3. Egg Substitute. The health status of eggs has gotten a bit scrambled over the past few years. First we were told to shun eggs completely, as a bad source of fat and cholesterol. Then we were told to eat the high-protein whites but toss the fat concentrated yellows. That’s when the grocery store fridge section started filling up with convenient “egg substitute” cartons – liquid mixtures of egg whites, stabilizers, flavoring and food coloring that make no-fat low-calorie omelet making a breeze. The problem is that the most recent research on eggs has whipped up dietary controversy yet again. It shows that, not only do egg yolks increase the “good” HDL cholesterol in the body, but that the “bad” LDL cholesterol eggs contain is not in the form most likely to clog up arteries and cause heart disease. Egg yolks are also the part of the egg where most of the nutrients are, including several nutrients that most people are deficient in, like choline, lutein, zeaxanthin and vitamin D. This comes amidst other studies that show that healthy people who regularly consume 1 to 2 whole eggs for breakfast tend to have higher success rates with weight loss. While the American Heart Association still warns that we shouldn’t go overboard with egg consumption – especially people who are at higher risk for heart problems – research has shown that eating 2 whole eggs a day does not negatively affect a healthy person’s cholesterol levels, while also contributing to weight loss.

4. Non-fat Yogurt. These days, the dairy aisle is a walk in the park for dieters, ablaze with a rainbow of non-fat and low-fat yogurt options. In fact, you’d be hard-pressed to even find a natural or full-fat yogurt tub, unless you trespassed into the baby yogurt section. But a host of studies from Europe are beginning to rain on the low-fat yogurt parade; they suggest that, not only may dairy fat not deter women’s weight loss, but it may actually help it along! It’s not clear yet why some dairy fat in the diet is associated with successful weight management, but there are several reasonable explanations that may account for the phenomenon. One is that dairy fat is satiating, helping you feel full from a small, portioned amount and not overeat. Another is that nonfat and low-fat dairy foods like yogurt replace the fat with sugars, artificial sweeteners and starches, all of which throw your blood sugar out of whack, affect brain chemistry, increase food cravings and encourage more weight gain in the long run. Avoid fat-free yogurt and low-fat yogurts that contain sugar or artificially sweetener. Choose unsweetened reduced-fat or full-fat yogurts, eating portion controlled amounts and sweetening them yourself with fresh fruit or a teaspoon of raw honey.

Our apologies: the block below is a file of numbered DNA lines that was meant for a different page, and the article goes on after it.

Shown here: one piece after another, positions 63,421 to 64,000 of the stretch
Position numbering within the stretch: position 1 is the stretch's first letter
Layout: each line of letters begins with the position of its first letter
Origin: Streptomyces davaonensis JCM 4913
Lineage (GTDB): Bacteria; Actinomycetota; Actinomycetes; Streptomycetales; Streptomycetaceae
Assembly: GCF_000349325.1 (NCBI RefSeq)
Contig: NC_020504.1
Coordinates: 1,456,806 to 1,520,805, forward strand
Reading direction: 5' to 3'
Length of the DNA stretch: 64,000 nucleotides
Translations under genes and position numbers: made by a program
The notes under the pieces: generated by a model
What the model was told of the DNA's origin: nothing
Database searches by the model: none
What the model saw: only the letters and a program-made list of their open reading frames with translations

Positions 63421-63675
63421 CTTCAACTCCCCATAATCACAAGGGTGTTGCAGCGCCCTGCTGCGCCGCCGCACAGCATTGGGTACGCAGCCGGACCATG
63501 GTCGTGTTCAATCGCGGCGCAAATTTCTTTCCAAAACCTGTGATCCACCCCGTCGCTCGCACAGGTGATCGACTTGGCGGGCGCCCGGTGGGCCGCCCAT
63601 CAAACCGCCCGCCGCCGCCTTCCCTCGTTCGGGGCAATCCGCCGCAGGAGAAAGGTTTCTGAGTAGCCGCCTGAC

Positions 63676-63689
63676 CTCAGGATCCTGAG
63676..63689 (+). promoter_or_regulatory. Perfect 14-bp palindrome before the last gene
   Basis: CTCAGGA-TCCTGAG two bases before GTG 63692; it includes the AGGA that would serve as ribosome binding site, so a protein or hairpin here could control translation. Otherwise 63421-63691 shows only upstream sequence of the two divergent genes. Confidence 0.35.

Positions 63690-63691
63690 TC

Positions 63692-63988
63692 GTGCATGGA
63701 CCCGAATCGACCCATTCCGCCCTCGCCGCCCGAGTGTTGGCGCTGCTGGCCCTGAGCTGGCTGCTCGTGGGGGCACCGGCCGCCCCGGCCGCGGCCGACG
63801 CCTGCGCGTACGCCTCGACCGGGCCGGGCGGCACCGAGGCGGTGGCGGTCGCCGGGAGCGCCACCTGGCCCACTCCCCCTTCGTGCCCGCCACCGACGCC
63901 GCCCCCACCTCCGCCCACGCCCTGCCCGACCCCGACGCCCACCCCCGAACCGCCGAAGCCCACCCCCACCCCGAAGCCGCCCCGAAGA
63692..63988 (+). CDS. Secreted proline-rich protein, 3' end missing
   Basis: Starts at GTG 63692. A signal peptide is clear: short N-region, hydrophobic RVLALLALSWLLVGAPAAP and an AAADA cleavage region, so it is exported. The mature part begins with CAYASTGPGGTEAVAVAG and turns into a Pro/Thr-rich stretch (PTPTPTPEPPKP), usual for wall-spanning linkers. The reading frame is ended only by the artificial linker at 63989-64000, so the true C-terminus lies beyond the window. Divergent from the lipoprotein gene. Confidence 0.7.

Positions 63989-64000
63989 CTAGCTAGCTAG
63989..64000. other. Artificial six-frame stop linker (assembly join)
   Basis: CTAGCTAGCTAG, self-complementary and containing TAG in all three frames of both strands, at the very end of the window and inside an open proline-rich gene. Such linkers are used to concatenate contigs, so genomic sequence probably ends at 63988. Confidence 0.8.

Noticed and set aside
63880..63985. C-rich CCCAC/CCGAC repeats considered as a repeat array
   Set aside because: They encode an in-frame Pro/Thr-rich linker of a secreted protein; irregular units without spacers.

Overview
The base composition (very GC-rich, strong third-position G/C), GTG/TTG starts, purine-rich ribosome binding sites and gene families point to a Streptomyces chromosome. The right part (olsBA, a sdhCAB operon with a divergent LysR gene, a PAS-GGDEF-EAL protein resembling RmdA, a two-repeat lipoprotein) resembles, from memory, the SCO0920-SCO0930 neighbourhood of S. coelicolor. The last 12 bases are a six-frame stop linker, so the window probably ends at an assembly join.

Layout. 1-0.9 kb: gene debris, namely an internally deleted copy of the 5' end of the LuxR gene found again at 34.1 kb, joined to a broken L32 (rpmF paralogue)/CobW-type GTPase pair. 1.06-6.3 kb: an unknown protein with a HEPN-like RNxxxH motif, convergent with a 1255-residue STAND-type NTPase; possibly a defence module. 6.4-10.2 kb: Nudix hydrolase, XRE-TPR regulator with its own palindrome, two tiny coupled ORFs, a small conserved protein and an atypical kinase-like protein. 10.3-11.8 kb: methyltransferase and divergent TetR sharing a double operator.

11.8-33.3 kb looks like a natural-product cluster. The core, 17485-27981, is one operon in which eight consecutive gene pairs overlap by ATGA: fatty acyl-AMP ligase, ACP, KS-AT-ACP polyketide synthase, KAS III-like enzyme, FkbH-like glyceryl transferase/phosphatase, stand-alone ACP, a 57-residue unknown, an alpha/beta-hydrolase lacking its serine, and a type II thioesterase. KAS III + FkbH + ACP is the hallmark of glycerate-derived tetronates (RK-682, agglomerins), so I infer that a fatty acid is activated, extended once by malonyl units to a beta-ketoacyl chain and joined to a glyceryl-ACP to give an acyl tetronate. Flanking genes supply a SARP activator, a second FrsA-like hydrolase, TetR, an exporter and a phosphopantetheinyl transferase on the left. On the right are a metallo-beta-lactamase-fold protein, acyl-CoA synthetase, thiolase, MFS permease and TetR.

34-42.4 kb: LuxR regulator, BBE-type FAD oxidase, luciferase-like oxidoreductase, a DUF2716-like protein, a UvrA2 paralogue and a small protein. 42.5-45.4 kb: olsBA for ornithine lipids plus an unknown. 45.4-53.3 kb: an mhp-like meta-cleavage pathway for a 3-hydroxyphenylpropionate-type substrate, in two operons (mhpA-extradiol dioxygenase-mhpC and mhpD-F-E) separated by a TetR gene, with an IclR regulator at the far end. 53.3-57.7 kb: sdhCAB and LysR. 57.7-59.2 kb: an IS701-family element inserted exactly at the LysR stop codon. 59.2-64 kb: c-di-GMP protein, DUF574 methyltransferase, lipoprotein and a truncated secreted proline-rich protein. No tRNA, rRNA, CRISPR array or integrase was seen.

5. Low-fat Snacks. When it comes to snacking, “low-fat” package labels tend to be little more than a security blanket that we clutch on to, even though they don’t really protect us from weight gain at all. A Cornell University study found that we tend to eat 25% more of snacks labeled low-fat than those that are not, which usually cancels out the benefit of eating low-fat to begin with. The fact that low-fat chips, pretzels, crackers, puffs, crisps and other bagged goodies are mostly just simple carbs combined with high amounts of sodium is also to blame for why we can’t ever manage to “eat just one’”, jerking around blood sugar levels and keeping you feeling hungry no matter how much you’ve eaten. If you’re looking for something salty to crunch on, try kale chips, roasted seasoned chickpeas, sea salted sunflower seeds or pumpkin seeds, or even a couple cups of air popped pop corn. Munchaholics, don’t you fret – with the right food choices, you can safely indulge your crunch cravings without biting into your weight loss success.